[Openmcl-devel] Using Cocoa with MCL

Randall Beer beer at eecs.cwru.edu
Fri May 9 00:20:52 UTC 2003


> Someone (perhaps Randall) pointed out that it's possible to peer
> into the ObjC runtime and find all classes; an ObjC class keeps
> track of its methods and their signatures, so it might be possible
> to automate the generation of procedural CL wrappers around
> everything.

Yes, if we decide that a middle layer is best, I'm still thinking in 
terms of generating this middle layer as automatically as possible.

> Suppose at this procedural level it was possible to say something
> like:
>
> (cocoa:init (cocoa:class-alloc *nswindow-class*)
>                   :content-rect r	  ; details, details
>                   :defer nil
>                   :style-mask (logior ...))
>
> e.g., there's a predictable one-to-one correspondence between an
> ObjC method and a functional lisp interface to it (and hopefully
> that functional lisp interface to it looks better than my example.
> Some keyword arguments are elided from the example above, more
> to save myself some typing than because I can think of plausible
> defaults.)
>
> Presumably, the implementation of NSWINDOW-INSTANCE-INIT is
> very little more than some FFI gunk; the immediately obvious
> advantage of this scheme is that we don't have to read or write
> that FFI gunk ourselves.
>

It wasn't clear to me from your example whether you were thinking in 
terms of a functional Lisp interface to ObjC or whether you were 
thinking in terms of CLOS classes.  Specifically, what kind of thing is 
the value of *NSWINDOW-CLASS*?

> Whatever the high-level solution(s) turn out to be, it doesn't seem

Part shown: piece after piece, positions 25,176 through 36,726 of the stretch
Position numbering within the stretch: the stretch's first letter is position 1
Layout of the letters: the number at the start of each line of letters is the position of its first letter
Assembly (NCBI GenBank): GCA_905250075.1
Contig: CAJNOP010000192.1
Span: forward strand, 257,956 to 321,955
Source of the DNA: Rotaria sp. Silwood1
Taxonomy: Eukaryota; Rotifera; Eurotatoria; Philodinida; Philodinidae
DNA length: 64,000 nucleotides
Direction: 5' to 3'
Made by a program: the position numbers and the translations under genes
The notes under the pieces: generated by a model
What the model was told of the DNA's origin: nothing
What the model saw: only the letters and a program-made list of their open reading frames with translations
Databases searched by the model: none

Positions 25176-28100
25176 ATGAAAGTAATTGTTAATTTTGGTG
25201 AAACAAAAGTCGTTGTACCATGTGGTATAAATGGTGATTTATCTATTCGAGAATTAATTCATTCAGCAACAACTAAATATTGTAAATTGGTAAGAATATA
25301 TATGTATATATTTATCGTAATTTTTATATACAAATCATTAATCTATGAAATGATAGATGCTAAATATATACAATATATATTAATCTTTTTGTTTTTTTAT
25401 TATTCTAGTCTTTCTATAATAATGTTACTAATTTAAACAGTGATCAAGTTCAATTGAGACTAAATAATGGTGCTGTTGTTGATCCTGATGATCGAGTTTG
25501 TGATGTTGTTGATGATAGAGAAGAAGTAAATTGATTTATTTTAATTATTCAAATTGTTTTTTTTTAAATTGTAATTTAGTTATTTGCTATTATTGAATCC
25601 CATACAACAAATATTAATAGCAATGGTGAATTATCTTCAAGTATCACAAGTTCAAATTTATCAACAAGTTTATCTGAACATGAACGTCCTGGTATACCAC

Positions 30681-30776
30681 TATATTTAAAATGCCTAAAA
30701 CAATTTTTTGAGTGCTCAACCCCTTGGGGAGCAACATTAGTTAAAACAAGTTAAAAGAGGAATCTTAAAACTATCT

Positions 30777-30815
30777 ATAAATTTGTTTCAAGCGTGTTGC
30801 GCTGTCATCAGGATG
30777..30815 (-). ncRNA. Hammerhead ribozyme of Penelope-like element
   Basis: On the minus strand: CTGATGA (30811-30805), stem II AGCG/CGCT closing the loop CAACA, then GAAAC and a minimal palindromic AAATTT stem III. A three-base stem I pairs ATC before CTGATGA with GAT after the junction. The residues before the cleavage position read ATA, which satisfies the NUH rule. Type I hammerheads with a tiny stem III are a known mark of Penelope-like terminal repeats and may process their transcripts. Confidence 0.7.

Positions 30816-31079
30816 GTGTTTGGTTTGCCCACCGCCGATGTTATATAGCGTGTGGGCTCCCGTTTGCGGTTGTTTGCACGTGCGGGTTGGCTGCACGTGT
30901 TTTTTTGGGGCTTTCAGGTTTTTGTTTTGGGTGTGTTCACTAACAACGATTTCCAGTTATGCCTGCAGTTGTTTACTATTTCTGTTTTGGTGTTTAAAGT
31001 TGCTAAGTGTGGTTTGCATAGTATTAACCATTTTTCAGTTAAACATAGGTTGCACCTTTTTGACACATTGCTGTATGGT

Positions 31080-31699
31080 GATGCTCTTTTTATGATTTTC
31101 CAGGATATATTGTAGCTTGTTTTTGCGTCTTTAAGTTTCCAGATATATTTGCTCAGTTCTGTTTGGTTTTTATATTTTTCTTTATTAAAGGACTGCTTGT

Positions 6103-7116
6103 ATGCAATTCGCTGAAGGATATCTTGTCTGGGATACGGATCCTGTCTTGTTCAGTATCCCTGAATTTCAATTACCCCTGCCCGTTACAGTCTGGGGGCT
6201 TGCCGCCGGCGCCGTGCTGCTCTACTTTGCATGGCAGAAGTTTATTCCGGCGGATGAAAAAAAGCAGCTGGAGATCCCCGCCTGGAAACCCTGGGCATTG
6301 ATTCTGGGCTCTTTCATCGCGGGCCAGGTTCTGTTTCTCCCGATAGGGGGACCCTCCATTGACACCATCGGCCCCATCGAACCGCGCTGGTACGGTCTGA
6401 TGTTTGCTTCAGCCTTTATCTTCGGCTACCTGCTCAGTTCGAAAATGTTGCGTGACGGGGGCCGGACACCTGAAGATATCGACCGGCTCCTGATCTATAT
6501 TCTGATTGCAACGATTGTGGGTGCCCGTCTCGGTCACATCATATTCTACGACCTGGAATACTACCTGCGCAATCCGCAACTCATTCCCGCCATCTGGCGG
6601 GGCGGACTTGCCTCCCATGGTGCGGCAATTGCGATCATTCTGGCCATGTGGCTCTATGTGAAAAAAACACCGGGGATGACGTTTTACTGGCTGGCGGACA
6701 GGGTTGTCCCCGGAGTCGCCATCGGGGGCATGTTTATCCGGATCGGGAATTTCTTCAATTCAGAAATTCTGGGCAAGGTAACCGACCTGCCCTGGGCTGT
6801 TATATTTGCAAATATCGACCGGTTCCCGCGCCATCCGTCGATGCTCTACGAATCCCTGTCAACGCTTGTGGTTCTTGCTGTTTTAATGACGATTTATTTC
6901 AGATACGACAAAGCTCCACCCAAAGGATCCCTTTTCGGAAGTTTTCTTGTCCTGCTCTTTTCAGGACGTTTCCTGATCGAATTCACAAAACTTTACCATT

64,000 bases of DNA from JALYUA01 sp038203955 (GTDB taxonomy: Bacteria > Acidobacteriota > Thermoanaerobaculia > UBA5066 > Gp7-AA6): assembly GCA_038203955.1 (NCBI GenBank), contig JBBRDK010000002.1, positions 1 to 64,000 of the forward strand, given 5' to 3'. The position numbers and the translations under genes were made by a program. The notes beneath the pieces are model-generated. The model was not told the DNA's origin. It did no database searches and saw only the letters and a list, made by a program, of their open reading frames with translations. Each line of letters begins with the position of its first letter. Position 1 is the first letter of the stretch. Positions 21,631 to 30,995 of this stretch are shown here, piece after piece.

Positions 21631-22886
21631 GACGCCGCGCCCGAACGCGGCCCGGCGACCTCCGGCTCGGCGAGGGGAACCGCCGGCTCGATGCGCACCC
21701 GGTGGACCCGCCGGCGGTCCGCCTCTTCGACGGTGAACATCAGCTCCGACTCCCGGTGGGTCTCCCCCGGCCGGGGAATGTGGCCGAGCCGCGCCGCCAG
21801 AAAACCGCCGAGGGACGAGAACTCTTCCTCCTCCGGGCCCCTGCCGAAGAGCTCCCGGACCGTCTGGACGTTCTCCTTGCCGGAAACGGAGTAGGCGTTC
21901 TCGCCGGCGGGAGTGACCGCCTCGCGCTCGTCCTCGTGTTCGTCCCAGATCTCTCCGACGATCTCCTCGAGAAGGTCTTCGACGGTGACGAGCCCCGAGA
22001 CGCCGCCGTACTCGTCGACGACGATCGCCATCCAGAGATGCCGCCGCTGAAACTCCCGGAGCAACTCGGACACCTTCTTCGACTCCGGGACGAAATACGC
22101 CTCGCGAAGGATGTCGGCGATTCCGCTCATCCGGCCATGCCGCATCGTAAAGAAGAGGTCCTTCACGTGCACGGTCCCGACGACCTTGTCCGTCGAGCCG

> likely that the middle layer (the functional/procedural interface)
> will design itself.  If the goal is to derive large parts of that
> middle-layer automatically, we have part of what we need (the ability
> to ask ObjC for all foreign method names and signatures); the part
> that's missing is a policy that'd guide that translation process.
>
> As an example: suppose that there's a Cocoa method that returns an
> :<NSR>ange structure.  The way that structure return is implemented
> in most C compilers is that the caller allocates a structure and
> passes a pointer to it as an invisble parameter to the callee; the
> callee just fills in its fields.  This is exposed in the FFI-based
> Cocoa code; would we want it to be exposed at a middle level ?  I
> can think of arguments pro and con, which suggests that there may
> be more than one level in the middle ...

I think it should be consistent. Either we go for a layer of functional 
syntactic sugar, which makes manipulation of ObjC objects easier and 
more convenient (e.g., memory allocation), or we build a CLOS layer 
which uniformly replaces ObjC objects with CLOS objects. As you 
suggest, the latter may be implemented in former.  I guess that I'm 
struggling to clearly envision what the final goal should look like, at 
least in broad terms.  Then we can decide what the right intermediate 
layers of abstraction might be.  Is the goal (1) Lisp sugar for ObjC, 
(2) CLOSified Cocoa, (3) an MCL-like CLOS system, (4) something like 
CLIM (or (5), something I haven't thought of)?

Randy


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